Released May 2007. Roussel’s two most successful works, the ballet Bacchus et Ariane and Symphony No. 3 demonstrate his mature, neo-classical idiom. The Third Symphony, one of a number of works commissioned by the Boston Symphony Orchestra for its fiftieth anniversary season, represents the composer’s neo-classical language at its most incisive. Notable for opening and closing movements which are propelled with unstoppable momentum, this is the only symphony by Roussel to have retained its place in the repertoire. With its unbridled sensuality, subtle harmonies and intricate counterpoint, the sumptuously scored two-act ballet Bacchus et Ariane, is another dazzling display of Roussel at the height of his powers.
Stéphane Denève offers follows up his first Roussel disc for Naxos with excellent accounts of these other two wonderful works. The performances are lively and invigorating, with all the sensuous elements brought out fully in the ballet as well as its rhythmic drive. The dense textures of Roussel’s scores can be tricky to capture on CD, but the recordings offer excellent detail within a warm and nicely reverberant acoustic. Listening again to the masterful Third Symphony, one wonders why it is so scandalously neglected in the concert hall.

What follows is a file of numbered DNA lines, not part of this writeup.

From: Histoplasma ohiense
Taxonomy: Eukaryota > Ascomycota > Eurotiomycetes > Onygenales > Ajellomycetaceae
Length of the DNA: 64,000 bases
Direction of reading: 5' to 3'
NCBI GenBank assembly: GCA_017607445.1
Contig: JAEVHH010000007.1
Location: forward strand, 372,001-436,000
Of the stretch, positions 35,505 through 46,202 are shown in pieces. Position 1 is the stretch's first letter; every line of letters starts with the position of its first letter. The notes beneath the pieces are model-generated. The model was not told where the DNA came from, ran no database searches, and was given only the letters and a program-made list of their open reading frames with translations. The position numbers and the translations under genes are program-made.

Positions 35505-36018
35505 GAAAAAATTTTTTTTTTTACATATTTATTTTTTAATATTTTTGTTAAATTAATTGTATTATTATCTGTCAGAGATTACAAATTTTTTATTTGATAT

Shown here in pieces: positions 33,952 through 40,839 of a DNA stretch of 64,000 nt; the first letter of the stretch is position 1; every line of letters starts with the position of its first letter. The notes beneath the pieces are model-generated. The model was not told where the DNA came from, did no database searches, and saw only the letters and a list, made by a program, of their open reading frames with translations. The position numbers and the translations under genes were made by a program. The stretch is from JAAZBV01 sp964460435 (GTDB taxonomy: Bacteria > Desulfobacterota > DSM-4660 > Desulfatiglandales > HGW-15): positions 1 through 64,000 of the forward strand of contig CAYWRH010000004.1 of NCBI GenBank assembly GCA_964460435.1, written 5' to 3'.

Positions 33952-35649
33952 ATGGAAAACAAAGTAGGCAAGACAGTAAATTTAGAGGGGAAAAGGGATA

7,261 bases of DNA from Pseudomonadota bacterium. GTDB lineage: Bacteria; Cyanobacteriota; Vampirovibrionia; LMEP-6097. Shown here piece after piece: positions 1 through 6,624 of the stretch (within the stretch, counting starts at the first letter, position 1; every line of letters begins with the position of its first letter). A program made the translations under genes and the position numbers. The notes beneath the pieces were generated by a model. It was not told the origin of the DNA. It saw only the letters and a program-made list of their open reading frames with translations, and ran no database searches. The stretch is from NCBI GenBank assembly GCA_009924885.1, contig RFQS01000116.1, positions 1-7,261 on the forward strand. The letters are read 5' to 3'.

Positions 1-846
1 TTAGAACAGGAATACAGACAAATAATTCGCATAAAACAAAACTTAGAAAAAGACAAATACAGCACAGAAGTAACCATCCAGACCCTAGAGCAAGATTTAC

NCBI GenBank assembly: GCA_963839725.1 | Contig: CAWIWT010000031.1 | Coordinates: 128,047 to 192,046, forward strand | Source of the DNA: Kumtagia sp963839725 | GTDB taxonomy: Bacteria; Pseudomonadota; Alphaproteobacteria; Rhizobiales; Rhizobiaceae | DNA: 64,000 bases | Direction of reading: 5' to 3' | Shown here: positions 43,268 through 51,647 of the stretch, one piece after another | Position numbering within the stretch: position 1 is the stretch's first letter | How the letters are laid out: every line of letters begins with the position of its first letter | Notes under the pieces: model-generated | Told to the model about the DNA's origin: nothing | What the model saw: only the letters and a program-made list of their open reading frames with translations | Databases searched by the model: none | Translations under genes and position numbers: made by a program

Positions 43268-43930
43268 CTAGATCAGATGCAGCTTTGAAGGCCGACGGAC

Penguin Guide, January 2009
Electrifying debut recording from Stephane Deneve and the RSNO. with Albert Roussel’s Third Symphony and the complete ballet music for Bacchus et Ariane. They’ve done them here in concert, but the ebullient freshness of the music still carries a shock. Deneve trounces all the tosh about Roussel’s alleged eclecticism. Folk who cite influences from Eastern music, impressionism, Stravinsky and so on miss the point. Roussel is his own man, and Deneve’s outstanding interpretations underline his stature. The symphony has a wonderful, explosive energy and a slow movement whose close contains music as ravishing as anything in Richard Strauss. Breathtaking.